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Missing Mama Grizzly

Last October our game warden was hunting in my valley when he was bluff charged by a sow grizzly bear.  This bear had three cubs of the year (COY) by her side. She first gave a bluff charge, but then turned around, huffed, and came at the warden again. It was then that Chris Queen discharged his hunting rifle and killed her. After some deliberation about what to do with her young, small cubs, the Wyoming Game and Fish decided to let nature take its course, giving them a slim chance to make a den and survive the winter.

Grizzly cubs stay with their mother for about 2 1/2 years. Born blind and helpless in the winter den, cubs need to learn everything about bear survival from their mother. What foods to eat and where to find them. One fall I was in Tom Miner Basin. A pair of two year old grizzlies were roaming together. I was told they’d lost their mother the previous fall, but somehow managed to survive the winter and thrive through the summer. COY surviving without their mother is a rare event.

Grizzly Cubs 2 years old

Tom Miner basin. Two cubs that survived when their mother was killed the previous year

When I heard about the sow’s death, my heart ached. I knew that bear. In fact, I’d just observed her and the cubs the week before. She was ambling across a pasture while the cubs pranced and played behind her. A few years ago, I watched her with two two-year-old cubs cross a meadow on the opposite side of the road. Every spring I would drive up the nearby drainage across from these meadows and find her tracks with cubs in tow. Little Sunlight, where the warden killed her, was not far from the area I’d observed the family. These were her haunts.

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Mama grizzly with her three COY in September shortly before she was killed

I wondered if those cubs survived. The Game & Fish said they counted them in their tally as dead bears. How many bears died in a previous year would determine how many could be hunted in the following. I’m sure they ear-tagged them though. My plan was to drive up their mother’s favorite drainage and see if I could either spot the cubs, or at best, locate their tracks. Mom always walked down the dirt road, then veered off into the meadows at a predictable place. Since I saw her there (either by sight or by sign) early spring and late fall, I thought maybe she tended to den in that area so the cubs might too. At the very least, I felt this was an area the cubs knew. To my disappointment, after an extensive search, the only tracks I could see were the faint sign of an adult male. That doesn’t mean the cubs didn’t survive, but the odds are low.

Grizzly print

Male griz about 12″ long and 5″ wide. He’s traveling towards the left of the print.

Just last week a person shot and killed a female sow in what they said was self-defense. She had several cubs with her. There was no mention in the article of the hiker carrying bear spray. It also appeared he was hiking alone, so his story can never be verified.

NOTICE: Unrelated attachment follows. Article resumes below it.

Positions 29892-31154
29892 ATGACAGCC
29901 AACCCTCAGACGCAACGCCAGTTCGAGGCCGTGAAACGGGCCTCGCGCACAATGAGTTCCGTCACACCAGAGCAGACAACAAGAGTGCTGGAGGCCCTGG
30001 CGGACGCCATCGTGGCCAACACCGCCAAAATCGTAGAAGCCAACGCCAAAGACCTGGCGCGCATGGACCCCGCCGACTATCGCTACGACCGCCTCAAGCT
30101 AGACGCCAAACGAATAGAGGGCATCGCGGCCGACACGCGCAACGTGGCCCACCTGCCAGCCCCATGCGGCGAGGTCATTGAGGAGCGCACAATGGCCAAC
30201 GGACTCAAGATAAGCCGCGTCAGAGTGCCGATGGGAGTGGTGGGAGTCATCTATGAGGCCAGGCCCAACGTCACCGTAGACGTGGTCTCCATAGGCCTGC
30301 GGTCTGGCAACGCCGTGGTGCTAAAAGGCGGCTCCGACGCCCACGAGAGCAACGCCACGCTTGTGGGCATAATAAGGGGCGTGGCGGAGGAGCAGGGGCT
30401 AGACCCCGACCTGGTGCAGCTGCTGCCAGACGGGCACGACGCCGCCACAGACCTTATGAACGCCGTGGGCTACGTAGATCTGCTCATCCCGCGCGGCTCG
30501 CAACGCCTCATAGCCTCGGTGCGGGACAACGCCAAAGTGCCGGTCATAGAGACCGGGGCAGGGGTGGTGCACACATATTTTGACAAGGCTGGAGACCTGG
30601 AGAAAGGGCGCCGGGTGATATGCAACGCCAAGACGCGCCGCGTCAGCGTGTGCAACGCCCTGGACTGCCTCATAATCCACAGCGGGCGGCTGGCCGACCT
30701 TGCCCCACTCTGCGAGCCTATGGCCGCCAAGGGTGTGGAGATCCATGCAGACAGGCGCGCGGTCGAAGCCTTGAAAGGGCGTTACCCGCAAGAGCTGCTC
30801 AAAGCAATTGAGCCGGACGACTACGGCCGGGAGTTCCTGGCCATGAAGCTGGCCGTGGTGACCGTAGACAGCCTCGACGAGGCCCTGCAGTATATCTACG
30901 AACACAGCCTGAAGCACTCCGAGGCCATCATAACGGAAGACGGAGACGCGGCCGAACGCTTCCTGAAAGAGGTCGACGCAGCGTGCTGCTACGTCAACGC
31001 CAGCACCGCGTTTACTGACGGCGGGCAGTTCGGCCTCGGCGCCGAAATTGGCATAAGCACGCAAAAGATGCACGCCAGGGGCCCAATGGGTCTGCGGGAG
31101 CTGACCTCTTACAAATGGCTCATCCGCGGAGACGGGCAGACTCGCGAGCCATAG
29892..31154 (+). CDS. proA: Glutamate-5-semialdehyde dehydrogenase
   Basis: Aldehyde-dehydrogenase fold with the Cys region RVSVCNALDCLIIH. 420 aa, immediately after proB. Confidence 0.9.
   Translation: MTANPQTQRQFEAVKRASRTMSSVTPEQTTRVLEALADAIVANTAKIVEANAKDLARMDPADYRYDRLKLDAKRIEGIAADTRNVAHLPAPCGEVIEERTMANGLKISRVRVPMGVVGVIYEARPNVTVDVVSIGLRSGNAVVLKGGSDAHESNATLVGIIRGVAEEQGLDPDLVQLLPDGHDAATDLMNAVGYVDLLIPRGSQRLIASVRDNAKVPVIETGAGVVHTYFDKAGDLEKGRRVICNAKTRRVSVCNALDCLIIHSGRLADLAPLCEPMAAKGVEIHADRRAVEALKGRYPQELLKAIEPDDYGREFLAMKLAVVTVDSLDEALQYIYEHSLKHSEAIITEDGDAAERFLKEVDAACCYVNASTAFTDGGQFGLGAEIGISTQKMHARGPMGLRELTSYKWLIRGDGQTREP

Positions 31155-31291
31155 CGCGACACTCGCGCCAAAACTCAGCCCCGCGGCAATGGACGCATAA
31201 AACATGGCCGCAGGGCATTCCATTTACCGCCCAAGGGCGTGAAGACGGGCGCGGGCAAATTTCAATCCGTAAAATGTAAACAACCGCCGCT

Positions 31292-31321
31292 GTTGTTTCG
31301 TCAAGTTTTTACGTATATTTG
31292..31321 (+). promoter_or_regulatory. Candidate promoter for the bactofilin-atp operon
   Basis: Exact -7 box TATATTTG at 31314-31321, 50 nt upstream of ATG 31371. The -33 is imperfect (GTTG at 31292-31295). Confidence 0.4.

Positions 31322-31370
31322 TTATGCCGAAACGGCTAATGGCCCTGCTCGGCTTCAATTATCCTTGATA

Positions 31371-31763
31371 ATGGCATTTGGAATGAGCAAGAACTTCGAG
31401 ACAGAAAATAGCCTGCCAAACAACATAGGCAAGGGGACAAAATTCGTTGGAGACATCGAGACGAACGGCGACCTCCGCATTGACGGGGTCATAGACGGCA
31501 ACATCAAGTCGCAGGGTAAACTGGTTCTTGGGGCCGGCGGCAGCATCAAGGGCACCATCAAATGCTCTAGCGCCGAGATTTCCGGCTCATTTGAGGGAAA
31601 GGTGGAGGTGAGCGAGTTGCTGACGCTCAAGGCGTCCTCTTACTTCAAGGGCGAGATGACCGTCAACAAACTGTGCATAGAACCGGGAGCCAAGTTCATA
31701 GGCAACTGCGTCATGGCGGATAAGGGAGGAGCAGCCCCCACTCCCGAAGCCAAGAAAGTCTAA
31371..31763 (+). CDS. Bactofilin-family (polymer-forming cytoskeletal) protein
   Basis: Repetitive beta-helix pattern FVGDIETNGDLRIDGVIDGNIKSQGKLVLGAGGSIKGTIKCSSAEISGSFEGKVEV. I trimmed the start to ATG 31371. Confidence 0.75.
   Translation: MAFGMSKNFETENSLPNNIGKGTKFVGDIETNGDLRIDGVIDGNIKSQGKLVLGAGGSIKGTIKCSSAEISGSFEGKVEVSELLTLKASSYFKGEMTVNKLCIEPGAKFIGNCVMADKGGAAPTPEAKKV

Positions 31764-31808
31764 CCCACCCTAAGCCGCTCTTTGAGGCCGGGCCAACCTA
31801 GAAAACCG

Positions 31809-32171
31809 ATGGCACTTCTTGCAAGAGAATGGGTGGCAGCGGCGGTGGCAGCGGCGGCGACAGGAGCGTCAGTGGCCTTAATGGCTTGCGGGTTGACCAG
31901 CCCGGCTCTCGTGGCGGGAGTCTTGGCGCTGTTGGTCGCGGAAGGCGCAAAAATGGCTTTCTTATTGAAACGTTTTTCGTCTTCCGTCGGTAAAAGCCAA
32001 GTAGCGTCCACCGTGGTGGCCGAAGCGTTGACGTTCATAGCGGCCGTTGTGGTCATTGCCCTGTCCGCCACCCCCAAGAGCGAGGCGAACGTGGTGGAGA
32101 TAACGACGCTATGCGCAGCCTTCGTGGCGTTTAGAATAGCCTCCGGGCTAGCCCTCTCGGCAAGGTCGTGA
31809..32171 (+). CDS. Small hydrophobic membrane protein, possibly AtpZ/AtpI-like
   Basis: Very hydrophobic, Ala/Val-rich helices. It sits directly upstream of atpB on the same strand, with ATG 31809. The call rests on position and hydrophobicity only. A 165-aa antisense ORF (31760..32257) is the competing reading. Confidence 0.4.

Last week I attended the very important Wyoming Game and Fish commission meeting. After hours of public comment, running 5:1 against a hunt, the commissioners voted unanimously within a few minutes to let the first grizzly hunt in the lower 48 in over 40 years proceed. We all knew the outcome of that vote before we even attended. Regardless, it was important we be heard. A spokesman for the tribes read a comment. The tribes requested that instead of a hunt, those bears be transferred to various tribal lands. If the Wyoming Game & Fish along with residents who say “have a hunt to reduce bear numbers” really believe that meme, then why not transfer bears to other areas where they once lived instead of killing them for trophy.

I was in Silver City, New Mexico last month. One of the last grizzly bears was killed in that area in the 1930s. An extensive study was done in the 1970s to see if the Gila National Forest would still support a small population of grizzlies. The study concluded that although there had been fire suppression which hindered some of their food sources, grizzlies could survive there. Since that time fires have come to the Gila and opened up the habitat. With livestock protections, grizzlies could once again roam the Gila National Forest and surrounding areas. The tribes could be the catalyst who help expand grizzlies into areas where they once lived where habitat is still suitable.

Grizzly habitat SW 1860

Yellow indicates grizzly range in 1860 in northern Mexico and SW USA

Wyoming has it backwards. The state feels it has to hunt the bear to reduce conflicts and bear population. Instead, they should be ramping up their efforts to teach people how to live around grizzly country, like carrying bear spray and protecting food sources. Plus they should cooperate with the tribes, transferring the 2018 hunt quota of 23 bears to tribal lands.

As William Wright so succinctly put it over a hundred years ago:  “grizzly bears are minders of their own business.” We can honor that bear temperament by leaving them be.

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Tired COY leans on Mama. I still haven’t seen any signs of the COY this spring

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